This time I can say I am truly happy with the results… There are a few areas I would have liked to do differently (but there always are) but overall I am proud to say this is one of mine. The image for this post shows the result of 19 months of solid, dedicated and deliberate practice. Judging by the difference, I can say that I cant wait to see what I can do 19 months from now!!

(here is the video I made of the recent tiger drawing. Learning to video as i work… now thats a whole new ball game!! more to come )

 

 

Can you draw me a……?

The answer is usually YES!! (well for a fee)

Call me a fool, but I really enjoy taking on commissions. I know it can be a touchy subject for some artists, and commissioned work can certainly present a minefield of difficulties, but I find generally find I enjoy the challenges that come with accepting the work.

Accepting a commission always kind of feels like sitting for a test. I spend time most days working to improve my artistic skills, where I get to draw what I like, when I like. However taking on requests is a challenge to my skills. Now my family can tell you that I can be quite obstinate, and very competitive, especially with myself. So when a client hands me a reference and that little creeping  voice of self-doubt says “Can I really do that?” I cant help but to jump straight in and try to conquer whatever challenge has been laid before me.

My favorite pieces are portraits. Especially when I am given a reference photo that shows the personality of the subject/s. A big brimming smile, a gesture or characteristic moment allows me to create something really special. Clients will usually tell the story behind the reference photo and I spend so much time pouring over the details in these drawings, that I feel I get to know these people in some way. The real magic happens when I can get a result that really shows the heart of the subject.

Another favorite challenge is when I am presented with an idea for a piece that I would never have considered on my own. The picture on this post is an example one of these pieces. A client requested a black and white piece with a tree theme. It’s a great idea!! And it is something that I would never had considered without the suggestion. After about a week of searching for images and consulting with my client, we decided to do this bark and fungi. The textures were quite challenging and the values in the reference were a little difficult to work with, but in the end the client  receives a nice piece, and I had learned a few new tricks along the way. Win, win!!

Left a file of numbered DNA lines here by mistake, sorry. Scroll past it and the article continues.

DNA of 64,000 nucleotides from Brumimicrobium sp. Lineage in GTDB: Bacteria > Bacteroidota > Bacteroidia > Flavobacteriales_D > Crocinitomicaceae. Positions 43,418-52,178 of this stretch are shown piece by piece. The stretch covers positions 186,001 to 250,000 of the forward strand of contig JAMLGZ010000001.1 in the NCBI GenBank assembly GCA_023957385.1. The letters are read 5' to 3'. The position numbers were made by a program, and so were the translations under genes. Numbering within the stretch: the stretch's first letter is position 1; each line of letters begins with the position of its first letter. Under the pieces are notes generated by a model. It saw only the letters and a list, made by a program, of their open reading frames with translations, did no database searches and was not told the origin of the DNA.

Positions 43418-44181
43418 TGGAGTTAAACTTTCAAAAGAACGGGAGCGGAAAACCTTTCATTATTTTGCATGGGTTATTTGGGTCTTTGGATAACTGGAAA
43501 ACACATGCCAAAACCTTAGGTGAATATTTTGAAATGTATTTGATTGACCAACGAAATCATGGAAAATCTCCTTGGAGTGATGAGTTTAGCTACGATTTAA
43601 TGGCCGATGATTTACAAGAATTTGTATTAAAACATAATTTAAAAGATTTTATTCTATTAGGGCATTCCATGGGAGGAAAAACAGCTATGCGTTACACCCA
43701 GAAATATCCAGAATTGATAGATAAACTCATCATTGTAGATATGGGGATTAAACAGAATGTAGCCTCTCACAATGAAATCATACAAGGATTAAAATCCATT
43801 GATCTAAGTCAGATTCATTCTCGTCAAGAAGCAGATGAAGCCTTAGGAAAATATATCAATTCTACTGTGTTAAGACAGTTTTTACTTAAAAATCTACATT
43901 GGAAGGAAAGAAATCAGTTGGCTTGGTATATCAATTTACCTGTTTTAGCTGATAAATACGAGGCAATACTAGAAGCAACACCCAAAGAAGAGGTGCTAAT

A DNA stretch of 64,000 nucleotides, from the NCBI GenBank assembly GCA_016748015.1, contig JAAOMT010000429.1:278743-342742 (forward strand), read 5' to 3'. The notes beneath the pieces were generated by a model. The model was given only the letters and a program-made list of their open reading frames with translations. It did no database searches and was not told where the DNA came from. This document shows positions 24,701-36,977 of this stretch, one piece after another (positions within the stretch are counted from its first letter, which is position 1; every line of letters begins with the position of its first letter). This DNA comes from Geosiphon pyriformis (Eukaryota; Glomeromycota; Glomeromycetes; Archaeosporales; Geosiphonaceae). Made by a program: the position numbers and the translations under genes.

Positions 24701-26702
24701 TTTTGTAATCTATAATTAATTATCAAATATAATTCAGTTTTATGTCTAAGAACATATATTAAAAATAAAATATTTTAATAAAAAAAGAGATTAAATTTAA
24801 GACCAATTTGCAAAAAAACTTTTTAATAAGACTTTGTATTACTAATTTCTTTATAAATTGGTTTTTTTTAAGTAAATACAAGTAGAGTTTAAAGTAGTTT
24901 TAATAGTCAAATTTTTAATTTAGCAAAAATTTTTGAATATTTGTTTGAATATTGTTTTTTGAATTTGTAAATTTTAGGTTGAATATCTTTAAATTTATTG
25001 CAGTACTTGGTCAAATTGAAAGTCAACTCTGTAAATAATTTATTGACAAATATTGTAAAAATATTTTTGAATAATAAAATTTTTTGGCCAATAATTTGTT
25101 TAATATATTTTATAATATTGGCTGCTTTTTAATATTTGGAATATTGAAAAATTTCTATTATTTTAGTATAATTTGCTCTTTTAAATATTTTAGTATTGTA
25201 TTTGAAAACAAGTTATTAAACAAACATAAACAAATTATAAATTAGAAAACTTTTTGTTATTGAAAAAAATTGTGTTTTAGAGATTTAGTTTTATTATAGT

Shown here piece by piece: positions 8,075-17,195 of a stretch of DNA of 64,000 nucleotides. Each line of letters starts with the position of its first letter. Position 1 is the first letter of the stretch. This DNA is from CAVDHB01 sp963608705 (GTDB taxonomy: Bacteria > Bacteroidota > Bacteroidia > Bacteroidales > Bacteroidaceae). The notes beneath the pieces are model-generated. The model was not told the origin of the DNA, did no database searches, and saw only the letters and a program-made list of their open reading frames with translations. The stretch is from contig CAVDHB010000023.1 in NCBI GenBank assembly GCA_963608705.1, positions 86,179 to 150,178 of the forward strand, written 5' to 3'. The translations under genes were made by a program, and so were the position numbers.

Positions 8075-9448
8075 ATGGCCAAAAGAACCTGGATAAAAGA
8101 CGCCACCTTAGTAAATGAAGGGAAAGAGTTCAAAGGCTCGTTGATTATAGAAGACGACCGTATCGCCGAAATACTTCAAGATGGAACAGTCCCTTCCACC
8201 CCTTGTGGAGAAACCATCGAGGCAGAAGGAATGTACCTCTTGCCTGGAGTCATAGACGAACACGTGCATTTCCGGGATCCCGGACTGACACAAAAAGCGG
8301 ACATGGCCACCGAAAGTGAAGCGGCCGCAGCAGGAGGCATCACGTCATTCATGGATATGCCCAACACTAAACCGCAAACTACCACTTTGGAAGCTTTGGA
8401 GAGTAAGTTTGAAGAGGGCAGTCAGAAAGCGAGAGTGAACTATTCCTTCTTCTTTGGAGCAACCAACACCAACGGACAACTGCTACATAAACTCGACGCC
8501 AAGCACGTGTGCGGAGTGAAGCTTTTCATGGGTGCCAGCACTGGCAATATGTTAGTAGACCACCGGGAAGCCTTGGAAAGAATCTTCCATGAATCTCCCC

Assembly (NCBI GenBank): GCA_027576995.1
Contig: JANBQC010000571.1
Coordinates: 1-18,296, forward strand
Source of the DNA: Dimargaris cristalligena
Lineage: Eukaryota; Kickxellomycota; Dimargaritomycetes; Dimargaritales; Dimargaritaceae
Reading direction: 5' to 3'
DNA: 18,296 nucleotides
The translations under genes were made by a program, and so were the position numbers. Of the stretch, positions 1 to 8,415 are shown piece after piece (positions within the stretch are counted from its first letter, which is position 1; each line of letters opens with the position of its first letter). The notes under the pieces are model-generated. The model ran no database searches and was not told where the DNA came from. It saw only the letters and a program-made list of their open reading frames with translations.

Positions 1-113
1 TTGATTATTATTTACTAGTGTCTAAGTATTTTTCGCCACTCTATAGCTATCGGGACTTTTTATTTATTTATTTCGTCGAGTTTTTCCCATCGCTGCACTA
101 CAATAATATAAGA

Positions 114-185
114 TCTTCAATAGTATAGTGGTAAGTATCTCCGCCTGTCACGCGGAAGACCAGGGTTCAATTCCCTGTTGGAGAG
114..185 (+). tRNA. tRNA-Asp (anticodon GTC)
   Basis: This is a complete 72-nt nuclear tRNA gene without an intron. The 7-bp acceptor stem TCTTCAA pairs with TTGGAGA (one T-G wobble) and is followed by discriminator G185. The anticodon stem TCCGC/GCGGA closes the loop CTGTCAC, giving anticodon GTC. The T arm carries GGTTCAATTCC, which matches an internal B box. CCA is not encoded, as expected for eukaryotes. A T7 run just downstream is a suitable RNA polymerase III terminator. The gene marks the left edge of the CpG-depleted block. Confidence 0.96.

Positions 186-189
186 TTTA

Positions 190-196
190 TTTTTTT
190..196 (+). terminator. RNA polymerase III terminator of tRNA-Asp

Now there are always issues that pop up.. Terrible reference photos, a difficult client who wants impossible last minute changes and of course the occasional non paying customer.. All of which are annoying, and can be extremely stressful. But like all things in life, I look for my gains, instead of my losses To me, the chance to learn and grow as an artist makes commision work fun and worthwhile.

 

“Midnight Crow” Tutorial

My goal for this piece was to draw a black bird, using as little black pencil as possible. I wanted to find all the gloss and shimmer in the feathers and draw those brighter colours and leave the black just for the very deepest shadows. 

Materials used:

  • Fabriano Academia 200gsm paper 29x41cm
  • Faber-castell polychromos pencils: Black, Indigo, Prussian blue, Smalt (sky) blue, red-violet, burnt carmine, walnut, cool grey VI, cool grey II and my trusty white Prismacolor.
  • Odourless mineral spirits and a small, soft synthetic brush
  • tiny touch of white gel pen (optional)

My reference photo was from Steve Lyddon at PaintMyPhoto.com . http://pmp-art.com/steve-lyddon/gallery/104842/crow you do need to be a member to view the photograph as you are required to agree to some terms and conditions of use, however I highly recommend the site.

The process

I never start my drawing directly on my paper, especially where I intend to leave the background naked white. Every little eraser mark and smudge damages the surface of the paper. So I draw out my pieces into a cheap sketchbook first, then when I am happy I will use graphite transfer paper to get the outlines onto my watercolour paper without any mess or mistakes.

The Eye

I always start with the eye. It is the one place in a drawing that I absolutely do not want to make a mistake. If I mess this up I will ditch the whole piece and start again!

crow eye

eye, close up

I picked up my black pencil first and drew in the areas I knew would be the darkest, which in this piece is the lining around the eyes, the join between feathers and beak and the iris of the eye.I then drew in the “sparkle”of the eye with my white to protect the paper from my darker colours.

I chose the walnut pencil as the eye colour as I knew the rest of the piece was going to be in mainly cool colours and a wanted there to be a hint of warmth in the eye. I blended the area between the walnut and blue with my prussian blue to reflect the birds overall colour. As this is a very small area (about 1.5cm²), I do this with a sharp pencil and a steady hand

The Head and Neck

Next I move on to the fine feathers on the head and upper neck. With a very light hand, and with strokes that follow the form and size of the feathers,  I start with the sky blue pencil and lightly layout the area of highlight on the top of the head. I then do the same thing with my darkest shade of blue (indigo) to establish the areas in shadow. Once I have plotted the structures of the head with the darks and lights, I use my prussian blue pencil as a mid tone to bring the areas together. bringing the prussian blue down into the indigo to blend.